When I was in college in the 1980s one of the evangelical leaders who most shaped was a man by the name of Mark Malan. Mark, a leader in InterVarsity Christian Fellowship, was as committed an evangelical Christian as I have ever known. One of the stories I heard about Mark was that in his frustration over national politics in America in the 1970s and 1980s he had taken to casting his vote for president by writing in the name Mark Hatfield, a legendary Senator from Oregon and an evangelical of international significance. I mention Hatfield because, as I said here a while back, I will be attending a conference on September 14 at Georgetown University very much in the spirit of the great Hatfield. The gathering, entitled “Evangelicals for Peace: A Summit on Christian Moral Responsibility in the 21st Century”, interested me because it was being planned in part by the group “Evangelicals for Peace”. This new organization is one I came to learn about through Aaron Taylor. When he told me the reasons for the event and the people who were planning to come I knew I had to be there. Now, as the conference draws near, the planners and participants of the event are the subject of the kind of rhetorical hit-job that has become so sadly common on the Religious Right. Mark Tooley, President of the Institute on Religion and Democracy (IRD), has determined the real reasons for this event and published them under the headline “Evangelical Left Plots D.C. Pacifist Summit”. Here are the key claims Tooley makes against our gathering:
1. Tooley says we are “Determined to neutralize historically pro-national security evangelicals.”
2. He says we believe “evangelicals join most Americans in being too enthusiastic about defending the country rather than offering the preferred mournful apologies.”
3. He thinks the conference is “slanted towards voices prone to portraying America as the chief threat to peace in the world.”
4. He intuits that the conference will “primarily be a gabfest uninterested in deep moral reflection and instead seeking the rhetorical satisfaction of denouncing violence and its ostensibly wicked advocates.”
5. He determined that “the chief direction seems to be the attempted emasculation of evangelical support for a just and decent world that desperately requires American strategic strength.”
I want to thank Mark for his extraordinary ability to read code words and translate them into their actual meaning. I had no idea that these were the motives behind the conference, especially because the main description of the event says the following:
On Friday, September 14th a group of evangelical scholars, journalists, activists, and pastors are convening for the first ever Evangelicals for Peace summit. The stated goals of the summit are:
• To build and birth a network of evangelical scholars and activists committed to the pursuit of a Biblical, comprehensive, and proactive peace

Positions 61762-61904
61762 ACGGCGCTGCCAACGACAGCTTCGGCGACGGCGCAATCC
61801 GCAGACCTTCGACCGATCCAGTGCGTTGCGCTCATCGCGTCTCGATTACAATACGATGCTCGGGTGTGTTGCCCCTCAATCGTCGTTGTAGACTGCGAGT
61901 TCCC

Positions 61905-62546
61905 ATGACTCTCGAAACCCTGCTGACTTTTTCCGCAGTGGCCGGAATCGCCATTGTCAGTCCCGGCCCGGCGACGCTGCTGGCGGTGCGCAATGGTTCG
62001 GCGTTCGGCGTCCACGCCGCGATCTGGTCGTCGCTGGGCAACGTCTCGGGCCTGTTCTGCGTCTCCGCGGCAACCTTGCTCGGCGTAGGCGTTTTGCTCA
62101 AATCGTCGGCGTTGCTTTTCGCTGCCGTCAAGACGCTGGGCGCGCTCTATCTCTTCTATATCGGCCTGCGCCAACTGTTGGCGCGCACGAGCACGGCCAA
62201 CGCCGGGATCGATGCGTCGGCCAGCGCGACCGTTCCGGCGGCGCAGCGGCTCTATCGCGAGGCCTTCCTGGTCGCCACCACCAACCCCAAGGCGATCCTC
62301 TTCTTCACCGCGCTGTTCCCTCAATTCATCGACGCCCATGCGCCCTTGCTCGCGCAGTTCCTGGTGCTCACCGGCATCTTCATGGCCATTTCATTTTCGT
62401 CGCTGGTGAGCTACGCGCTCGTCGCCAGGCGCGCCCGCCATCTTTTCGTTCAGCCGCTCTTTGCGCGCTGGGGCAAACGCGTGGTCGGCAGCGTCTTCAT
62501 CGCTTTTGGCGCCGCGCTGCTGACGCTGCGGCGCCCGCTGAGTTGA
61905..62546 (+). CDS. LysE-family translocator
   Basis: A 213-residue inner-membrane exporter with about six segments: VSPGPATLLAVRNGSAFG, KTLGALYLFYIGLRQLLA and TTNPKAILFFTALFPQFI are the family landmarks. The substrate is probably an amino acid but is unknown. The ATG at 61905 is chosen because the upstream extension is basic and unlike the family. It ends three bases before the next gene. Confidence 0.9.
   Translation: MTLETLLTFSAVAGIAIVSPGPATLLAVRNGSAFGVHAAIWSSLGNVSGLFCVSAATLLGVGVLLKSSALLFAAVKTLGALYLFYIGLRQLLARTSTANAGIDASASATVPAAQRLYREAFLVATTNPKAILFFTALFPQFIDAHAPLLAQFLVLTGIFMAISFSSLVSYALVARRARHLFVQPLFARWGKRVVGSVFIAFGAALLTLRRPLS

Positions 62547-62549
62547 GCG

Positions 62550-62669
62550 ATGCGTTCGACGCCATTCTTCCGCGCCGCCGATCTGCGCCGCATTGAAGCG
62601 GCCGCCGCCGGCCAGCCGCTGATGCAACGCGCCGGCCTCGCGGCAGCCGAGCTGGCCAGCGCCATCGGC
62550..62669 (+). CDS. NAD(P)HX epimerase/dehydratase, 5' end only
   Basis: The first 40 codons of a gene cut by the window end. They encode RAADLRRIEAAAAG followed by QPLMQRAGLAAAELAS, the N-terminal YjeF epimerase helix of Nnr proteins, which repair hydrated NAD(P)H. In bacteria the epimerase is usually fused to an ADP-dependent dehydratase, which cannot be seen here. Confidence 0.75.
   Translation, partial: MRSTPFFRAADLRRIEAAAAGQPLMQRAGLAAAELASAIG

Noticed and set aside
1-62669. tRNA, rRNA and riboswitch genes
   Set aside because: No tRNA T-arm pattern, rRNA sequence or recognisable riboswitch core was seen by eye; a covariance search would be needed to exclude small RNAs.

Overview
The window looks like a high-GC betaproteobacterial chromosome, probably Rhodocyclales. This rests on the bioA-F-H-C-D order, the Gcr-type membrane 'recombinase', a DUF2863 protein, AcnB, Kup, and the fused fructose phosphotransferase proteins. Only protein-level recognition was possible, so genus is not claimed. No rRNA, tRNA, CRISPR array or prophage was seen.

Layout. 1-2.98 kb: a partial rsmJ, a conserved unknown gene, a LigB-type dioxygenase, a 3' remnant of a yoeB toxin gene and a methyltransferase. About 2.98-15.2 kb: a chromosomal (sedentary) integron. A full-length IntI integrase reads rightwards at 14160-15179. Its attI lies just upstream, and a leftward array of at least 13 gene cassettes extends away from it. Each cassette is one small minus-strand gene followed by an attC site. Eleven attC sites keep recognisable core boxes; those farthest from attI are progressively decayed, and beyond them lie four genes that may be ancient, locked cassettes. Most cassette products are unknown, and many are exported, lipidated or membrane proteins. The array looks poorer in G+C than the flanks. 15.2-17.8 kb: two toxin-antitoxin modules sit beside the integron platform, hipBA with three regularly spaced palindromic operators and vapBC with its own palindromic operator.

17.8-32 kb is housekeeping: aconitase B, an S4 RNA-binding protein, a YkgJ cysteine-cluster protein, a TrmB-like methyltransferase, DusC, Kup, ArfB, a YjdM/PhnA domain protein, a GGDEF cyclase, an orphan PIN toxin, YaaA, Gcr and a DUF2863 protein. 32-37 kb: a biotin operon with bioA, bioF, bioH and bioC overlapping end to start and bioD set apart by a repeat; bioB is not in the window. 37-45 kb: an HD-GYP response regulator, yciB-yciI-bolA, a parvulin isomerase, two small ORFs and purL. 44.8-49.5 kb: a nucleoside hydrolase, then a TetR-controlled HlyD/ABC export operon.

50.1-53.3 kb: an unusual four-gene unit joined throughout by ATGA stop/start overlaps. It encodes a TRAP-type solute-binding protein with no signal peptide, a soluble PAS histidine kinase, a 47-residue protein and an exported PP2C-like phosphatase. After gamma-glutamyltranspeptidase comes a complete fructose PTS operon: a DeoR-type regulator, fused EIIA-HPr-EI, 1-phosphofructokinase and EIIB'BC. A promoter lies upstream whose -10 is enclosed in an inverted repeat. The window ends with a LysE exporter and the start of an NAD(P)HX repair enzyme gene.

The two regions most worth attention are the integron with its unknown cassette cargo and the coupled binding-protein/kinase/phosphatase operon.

• To reduce violence, work toward human flourishing, and prevent war
• To mobilize and educate a new generation of evangelicals committed to the pursuit of peace
• To convene a gathering of non-profit and pastoral leaders who are actively working for peace with justice throughout the world
• To give a special focus on peace as it relates to U.S. foreign policy
As I was trying to understand the disconnect between Mark’s translation of those goals into the language of America’s culture wars and scorched earth political discourse I came across a fascinating post that gave excellent historical background on the IRD and Tooley’s style of “analysis”. David Swartz, Professor of History at Asbury University, notes that Tooley’s opinions reflect the institutional bias of the IRD and its tactics of simplistic demonizing those it disagrees with. He offers this excerpt from his forthcoming book:
In 1983 conservative activists repeatedly disrupted a conference on peacemaking at Fuller Theological Seminary. During a workshop on Central America, one protester shouted his objection to evangelical accommodation with Communist totalitarianism until delegates ushered him out of the room. Another protester berated the 1,700 delegates from a balcony during a plenary session. When the disturbance brought the proceedings to a halt, the audience sang the hymn “Amazing Grace” to drown him out. A display table manned by the Institute for Religion and Democracy urged delegates to sign a “research report” accusing Senator Mark Hatfield and Sojourners’ Jim Wallis of advocating Soviet-style communism. These scenes and what they represented—an increasingly vocal and activist right-wing coalition of Christians—appalled progressive evangelicals.
When I first read Mark Tooley’s post I admit it discouraged me, but as I read this broader narrative in which the IRD once spoke of Mark Hatfield as “advocating Soviet-style communism” I am encouraged. If the IRD spoke of Mark in that way, and they speak of this gathering in an equally distorted way, then Evangelicals for Peace is in good company. My simple goal is to gather with other followers of the One who blessed peacemakers and to pray for a more faithful witness to Him.